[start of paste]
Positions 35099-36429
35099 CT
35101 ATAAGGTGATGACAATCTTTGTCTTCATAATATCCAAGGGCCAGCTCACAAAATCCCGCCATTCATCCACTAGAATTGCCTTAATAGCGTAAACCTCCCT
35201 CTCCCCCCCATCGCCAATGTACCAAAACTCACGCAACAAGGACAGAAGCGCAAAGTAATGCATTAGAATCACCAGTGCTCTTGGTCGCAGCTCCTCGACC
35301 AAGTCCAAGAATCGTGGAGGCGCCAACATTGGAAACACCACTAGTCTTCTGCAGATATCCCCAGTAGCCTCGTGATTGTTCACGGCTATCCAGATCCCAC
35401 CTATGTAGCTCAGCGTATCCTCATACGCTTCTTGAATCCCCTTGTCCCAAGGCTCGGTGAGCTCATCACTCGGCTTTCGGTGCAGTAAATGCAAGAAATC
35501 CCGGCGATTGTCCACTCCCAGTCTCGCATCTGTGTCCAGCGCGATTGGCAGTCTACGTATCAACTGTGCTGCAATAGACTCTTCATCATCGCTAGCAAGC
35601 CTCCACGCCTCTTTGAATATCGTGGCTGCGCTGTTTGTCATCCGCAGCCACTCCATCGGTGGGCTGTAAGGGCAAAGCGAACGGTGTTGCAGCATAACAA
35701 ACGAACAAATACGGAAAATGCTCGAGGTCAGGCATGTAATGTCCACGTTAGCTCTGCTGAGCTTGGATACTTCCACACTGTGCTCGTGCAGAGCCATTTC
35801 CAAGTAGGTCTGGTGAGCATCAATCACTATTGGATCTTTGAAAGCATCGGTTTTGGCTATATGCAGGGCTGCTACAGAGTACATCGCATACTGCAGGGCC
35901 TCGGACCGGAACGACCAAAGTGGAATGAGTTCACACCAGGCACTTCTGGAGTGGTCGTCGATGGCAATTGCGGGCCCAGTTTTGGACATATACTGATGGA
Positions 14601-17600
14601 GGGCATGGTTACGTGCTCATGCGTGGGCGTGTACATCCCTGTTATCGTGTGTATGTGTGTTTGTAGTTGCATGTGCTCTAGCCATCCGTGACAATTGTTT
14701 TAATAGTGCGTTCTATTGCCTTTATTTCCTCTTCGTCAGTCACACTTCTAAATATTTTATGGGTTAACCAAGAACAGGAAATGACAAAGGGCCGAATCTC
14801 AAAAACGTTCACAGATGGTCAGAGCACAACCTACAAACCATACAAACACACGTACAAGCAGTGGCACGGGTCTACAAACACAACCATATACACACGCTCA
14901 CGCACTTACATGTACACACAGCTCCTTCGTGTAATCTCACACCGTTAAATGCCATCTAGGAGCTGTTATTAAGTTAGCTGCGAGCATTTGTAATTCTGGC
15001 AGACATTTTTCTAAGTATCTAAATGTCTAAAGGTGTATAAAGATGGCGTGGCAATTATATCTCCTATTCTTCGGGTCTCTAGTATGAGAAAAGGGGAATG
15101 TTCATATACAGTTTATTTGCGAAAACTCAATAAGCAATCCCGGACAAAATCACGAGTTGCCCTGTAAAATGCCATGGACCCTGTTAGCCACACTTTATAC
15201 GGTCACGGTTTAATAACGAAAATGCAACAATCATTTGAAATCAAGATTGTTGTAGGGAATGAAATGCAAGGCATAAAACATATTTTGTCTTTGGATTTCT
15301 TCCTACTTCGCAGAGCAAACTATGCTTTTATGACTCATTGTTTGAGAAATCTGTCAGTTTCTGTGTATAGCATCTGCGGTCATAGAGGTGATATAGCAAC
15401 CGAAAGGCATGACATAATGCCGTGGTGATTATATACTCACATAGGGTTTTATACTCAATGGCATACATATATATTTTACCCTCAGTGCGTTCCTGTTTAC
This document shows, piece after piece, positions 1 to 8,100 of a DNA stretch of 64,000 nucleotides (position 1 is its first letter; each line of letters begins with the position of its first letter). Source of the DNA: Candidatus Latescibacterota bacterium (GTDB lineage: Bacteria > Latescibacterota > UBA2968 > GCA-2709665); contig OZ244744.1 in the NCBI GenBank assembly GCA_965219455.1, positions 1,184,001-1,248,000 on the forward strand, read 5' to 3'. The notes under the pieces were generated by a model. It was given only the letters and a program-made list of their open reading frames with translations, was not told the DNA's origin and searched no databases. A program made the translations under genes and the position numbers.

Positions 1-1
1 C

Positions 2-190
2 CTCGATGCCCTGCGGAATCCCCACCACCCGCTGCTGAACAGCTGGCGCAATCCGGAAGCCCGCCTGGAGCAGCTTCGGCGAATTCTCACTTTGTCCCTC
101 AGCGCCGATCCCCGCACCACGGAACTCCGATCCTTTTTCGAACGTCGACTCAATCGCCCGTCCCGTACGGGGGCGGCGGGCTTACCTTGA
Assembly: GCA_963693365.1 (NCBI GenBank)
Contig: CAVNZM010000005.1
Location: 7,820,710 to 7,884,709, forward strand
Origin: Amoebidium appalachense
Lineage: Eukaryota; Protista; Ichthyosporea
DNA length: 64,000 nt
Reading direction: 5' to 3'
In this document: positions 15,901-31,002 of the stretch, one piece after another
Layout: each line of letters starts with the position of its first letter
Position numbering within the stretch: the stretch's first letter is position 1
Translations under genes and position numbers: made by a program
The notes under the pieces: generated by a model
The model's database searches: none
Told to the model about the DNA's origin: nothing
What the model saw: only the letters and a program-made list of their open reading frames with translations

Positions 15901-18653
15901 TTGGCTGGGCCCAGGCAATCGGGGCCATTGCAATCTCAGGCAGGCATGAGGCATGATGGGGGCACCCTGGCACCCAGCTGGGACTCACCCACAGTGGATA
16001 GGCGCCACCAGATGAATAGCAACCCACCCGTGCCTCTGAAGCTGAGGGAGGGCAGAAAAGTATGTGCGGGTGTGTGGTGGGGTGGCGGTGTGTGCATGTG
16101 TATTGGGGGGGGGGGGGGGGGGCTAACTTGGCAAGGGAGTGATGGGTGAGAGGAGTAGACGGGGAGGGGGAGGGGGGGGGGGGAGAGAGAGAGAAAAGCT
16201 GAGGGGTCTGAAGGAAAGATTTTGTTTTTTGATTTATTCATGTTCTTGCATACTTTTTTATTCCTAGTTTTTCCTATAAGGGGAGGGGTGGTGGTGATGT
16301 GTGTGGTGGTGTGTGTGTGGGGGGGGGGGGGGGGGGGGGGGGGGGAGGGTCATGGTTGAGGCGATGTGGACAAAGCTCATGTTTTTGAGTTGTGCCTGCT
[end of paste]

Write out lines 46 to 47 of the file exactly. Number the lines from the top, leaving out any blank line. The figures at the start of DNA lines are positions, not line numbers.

16101 TATTGGGGGGGGGGGGGGGGGGCTAACTTGGCAAGGGAGTGATGGGTGAGAGGAGTAGACGGGGAGGGGGAGGGGGGGGGGGGAGAGAGAGAGAAAAGCT
16201 GAGGGGTCTGAAGGAAAGATTTTGTTTTTTGATTTATTCATGTTCTTGCATACTTTTTTATTCCTAGTTTTTCCTATAAGGGGAGGGGTGGTGGTGATGT